While conflict is inevitable, it is also an opportunity for growth. When we become competent at handling the power struggles and abuses of power that occur in all walks of life, not only do we become stronger ourselves, but we can help others — especially our children. In her new book, The 8 Keys to End Bullying Activity Book Companion Guide for Parents and Educators, Signe Whitson offers the very insights, guidance, and strategies that often separate simply talking about ending bullying to taking action against it.
Organized in a workbook format, Whitson’s book is separated into eight distinct steps, each offering hands-on learning experiences to practice identifying bullying, stopping it, establishing the connections that help create a bullying–free environment, dealing with cyberbullying, and creating the social and emotional competence needed to maintain safety.
Designed to be used alongside her previous work, The 8 Keys to End Bullying Activity Book for Kids and Tweens, Whitson’s companion guide answers questions like: How do I help my child really understand the difference between rude, mean, and bullying behavior in a time of indifference to bullying? Why are kids often so hesitant to talk about bullying and how can I encourage them to come to me when they are being bullied? How can I help my kids feel good about being kind? How do I talk to my child about cyberbullying when he is more proficient online than I am? What do I say when my child has just been bullied?
While parents and professionals often struggle with the question, “should I intervene or not?”, Whitson writes, “The bottom line is this: Young people need skills for handling bullying and they need an adult’s support and guidance to handle it well.” Two of the most important things parents and educators can do is know what bullying is and recognize it when it happens. To do this Whitson provides a “Bullying Screening Tool” that asks questions like: Was the behavior carried out on purpose? Was the behavior intended to cause harm? Have there been repetitive or patterned acts of this behavior?
Like abuse in adults, bullying can also be categorized as physical, verbal, relational, and cyberbullying. Further, bullying occurs in many forms. It can be the child who repeatedly trips another in the lunch line. It can be the child who consistently mocks another in an online group chat. And it can be the child who targets another in a gossip campaign.
What parents can do is learn to listen to their children. Whitson suggests remaining calm, keeping an open mind, using open-ended questions, showing empathy, and establishing safe reporting techniques so kids don’t feel threatened. Displaying calm assertiveness also helps kids learn to speak up for themselves and use what Whitson calls a “mean-it” voice to stop bullying when they see it.
Parents also need to be aware of what their children are doing online. Whitson writes, “As parents and professionals we are all too aware of the dangers posed by too much technology in the lives of our young people — from lack of physical exercise, underdeveloped social skills, and actual changes in the brain development to distractions from academic work, vulnerability to online predators, sexual exploitation, and relentless cyberbullying (to name a few). Yet, we also know that if we approach kids with a soapbox-style lecture about all of these potential pitfalls, we will instantly seem out of touch with their world and make ourselves irrelevant as just another adult who ‘doesn’t get it’.”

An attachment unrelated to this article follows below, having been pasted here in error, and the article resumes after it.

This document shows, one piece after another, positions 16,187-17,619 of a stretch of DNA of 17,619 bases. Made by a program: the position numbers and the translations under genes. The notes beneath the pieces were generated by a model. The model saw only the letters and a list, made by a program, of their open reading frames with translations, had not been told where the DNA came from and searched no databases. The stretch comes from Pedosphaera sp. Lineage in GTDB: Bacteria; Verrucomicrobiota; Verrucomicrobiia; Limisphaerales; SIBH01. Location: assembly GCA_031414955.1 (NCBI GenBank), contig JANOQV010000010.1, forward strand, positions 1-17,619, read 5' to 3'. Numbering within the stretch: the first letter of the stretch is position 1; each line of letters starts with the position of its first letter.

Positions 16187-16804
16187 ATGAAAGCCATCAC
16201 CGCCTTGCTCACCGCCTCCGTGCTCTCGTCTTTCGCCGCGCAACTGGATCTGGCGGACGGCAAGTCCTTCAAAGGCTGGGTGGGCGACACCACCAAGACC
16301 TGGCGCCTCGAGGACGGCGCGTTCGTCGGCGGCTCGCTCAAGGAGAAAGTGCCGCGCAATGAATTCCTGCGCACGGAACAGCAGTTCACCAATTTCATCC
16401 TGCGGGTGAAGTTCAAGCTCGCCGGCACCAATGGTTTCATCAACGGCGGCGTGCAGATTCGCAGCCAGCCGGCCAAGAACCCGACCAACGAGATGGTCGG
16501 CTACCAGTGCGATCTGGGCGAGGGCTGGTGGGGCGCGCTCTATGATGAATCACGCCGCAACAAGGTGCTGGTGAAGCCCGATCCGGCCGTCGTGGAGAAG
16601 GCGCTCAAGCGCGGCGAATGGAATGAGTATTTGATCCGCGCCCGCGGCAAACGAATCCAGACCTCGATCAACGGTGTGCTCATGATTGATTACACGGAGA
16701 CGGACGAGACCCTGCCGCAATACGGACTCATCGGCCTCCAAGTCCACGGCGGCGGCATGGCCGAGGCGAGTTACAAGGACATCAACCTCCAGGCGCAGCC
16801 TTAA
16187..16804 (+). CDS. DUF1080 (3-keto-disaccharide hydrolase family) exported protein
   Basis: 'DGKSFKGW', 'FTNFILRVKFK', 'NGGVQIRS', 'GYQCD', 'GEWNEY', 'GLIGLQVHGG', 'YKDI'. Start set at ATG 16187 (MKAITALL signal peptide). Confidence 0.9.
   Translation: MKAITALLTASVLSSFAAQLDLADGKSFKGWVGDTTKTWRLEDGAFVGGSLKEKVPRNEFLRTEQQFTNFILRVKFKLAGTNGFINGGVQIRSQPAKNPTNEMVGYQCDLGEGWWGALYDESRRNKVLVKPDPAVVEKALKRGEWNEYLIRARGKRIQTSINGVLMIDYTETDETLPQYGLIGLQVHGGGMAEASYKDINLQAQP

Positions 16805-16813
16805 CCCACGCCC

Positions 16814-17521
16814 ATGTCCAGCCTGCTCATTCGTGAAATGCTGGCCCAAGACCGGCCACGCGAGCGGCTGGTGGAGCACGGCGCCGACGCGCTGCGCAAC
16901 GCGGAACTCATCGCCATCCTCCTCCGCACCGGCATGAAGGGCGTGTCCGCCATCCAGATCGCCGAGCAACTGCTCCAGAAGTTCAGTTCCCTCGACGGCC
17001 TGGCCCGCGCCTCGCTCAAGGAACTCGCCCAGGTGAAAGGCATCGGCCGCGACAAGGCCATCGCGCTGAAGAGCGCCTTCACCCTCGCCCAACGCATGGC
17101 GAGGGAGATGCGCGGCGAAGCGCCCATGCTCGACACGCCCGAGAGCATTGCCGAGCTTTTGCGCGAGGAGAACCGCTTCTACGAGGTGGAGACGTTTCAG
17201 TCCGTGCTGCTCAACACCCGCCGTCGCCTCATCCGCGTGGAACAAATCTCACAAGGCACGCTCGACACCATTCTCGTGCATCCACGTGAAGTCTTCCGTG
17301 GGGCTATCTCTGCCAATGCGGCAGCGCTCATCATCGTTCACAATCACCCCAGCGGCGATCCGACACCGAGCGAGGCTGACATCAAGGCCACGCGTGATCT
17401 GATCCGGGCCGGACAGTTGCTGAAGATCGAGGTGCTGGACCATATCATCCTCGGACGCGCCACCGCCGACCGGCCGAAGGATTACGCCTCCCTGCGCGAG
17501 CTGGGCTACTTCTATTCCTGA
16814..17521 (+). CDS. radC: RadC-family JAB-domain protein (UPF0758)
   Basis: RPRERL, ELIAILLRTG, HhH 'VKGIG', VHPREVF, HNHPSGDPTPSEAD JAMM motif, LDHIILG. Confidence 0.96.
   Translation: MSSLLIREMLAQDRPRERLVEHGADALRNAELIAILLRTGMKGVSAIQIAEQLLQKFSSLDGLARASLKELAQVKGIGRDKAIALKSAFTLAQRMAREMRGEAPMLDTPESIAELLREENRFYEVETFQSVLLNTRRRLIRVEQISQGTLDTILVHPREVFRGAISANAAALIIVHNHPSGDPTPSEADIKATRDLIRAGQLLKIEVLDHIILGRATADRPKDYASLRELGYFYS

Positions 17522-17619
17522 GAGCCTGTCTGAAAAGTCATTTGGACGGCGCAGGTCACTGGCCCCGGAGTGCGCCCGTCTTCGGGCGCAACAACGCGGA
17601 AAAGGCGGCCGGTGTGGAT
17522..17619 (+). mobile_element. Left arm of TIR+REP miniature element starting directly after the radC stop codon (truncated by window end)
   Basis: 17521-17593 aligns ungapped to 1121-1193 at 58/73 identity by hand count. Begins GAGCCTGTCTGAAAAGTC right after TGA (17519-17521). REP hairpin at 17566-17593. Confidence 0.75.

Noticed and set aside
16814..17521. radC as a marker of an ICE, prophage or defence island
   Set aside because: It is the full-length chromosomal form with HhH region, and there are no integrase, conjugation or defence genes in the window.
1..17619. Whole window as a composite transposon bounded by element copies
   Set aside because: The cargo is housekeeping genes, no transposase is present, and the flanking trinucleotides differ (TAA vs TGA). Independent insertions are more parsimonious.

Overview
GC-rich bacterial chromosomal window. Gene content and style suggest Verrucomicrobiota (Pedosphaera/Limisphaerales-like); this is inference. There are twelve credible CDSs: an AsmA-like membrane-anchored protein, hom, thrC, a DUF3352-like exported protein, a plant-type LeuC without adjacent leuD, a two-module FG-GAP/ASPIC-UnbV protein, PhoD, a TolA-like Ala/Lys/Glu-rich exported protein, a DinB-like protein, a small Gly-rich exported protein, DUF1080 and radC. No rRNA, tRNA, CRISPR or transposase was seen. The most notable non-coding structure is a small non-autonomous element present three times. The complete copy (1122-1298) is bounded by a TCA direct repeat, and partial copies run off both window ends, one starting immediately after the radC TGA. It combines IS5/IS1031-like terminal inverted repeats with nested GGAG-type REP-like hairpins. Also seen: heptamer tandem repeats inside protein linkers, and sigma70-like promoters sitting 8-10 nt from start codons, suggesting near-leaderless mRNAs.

To better connect with their children and not seem out of touch, Whitson suggests starting from a place of common ground — that technology can be fun, but also has the potential to be hurtful. One helpful exercise she offers to accomplish this: listing five ways technology can be fun and five ways it can be hurtful.
Whitson offers several other insightful and fun exercises designed to connect parents and children while also providing powerful social-emotional learning tools. For example, Whitson asks children to hold a dry sponge and dunk it in water and describe how heavy it feels. Then, she asks children to hold a rubber duck and do the same thing. Through experiencing how water, like hurtful words and actions, can either be absorbed or roll off your back, children learn a key point about bullying — that kids who bully want to get a reaction from you.
The message Whitson seems to drive home is that developing children’s “social power” is just as important as developing their academic skills. Through practicing the very skills children will need when they encounter bullying, parents and educators can also help them be better prepared in a world that can be cruel. “For kids,” Whitson writes, “the basic message is clear: If you know that bullying is happening, you have the power and you own the responsibility to do something to stop it.” The 8 Keys to End Bullying Activity Book Companion Guide for Parents and Educators teaches adults how to instill this power and responsibility in our children through powerful, effective interactive exercises.
The 8 Keys to End Bullying Activity Book Companion Guide for Parents and Educators
W.W. Norton & Company, October 2016
Paperback, 258 pages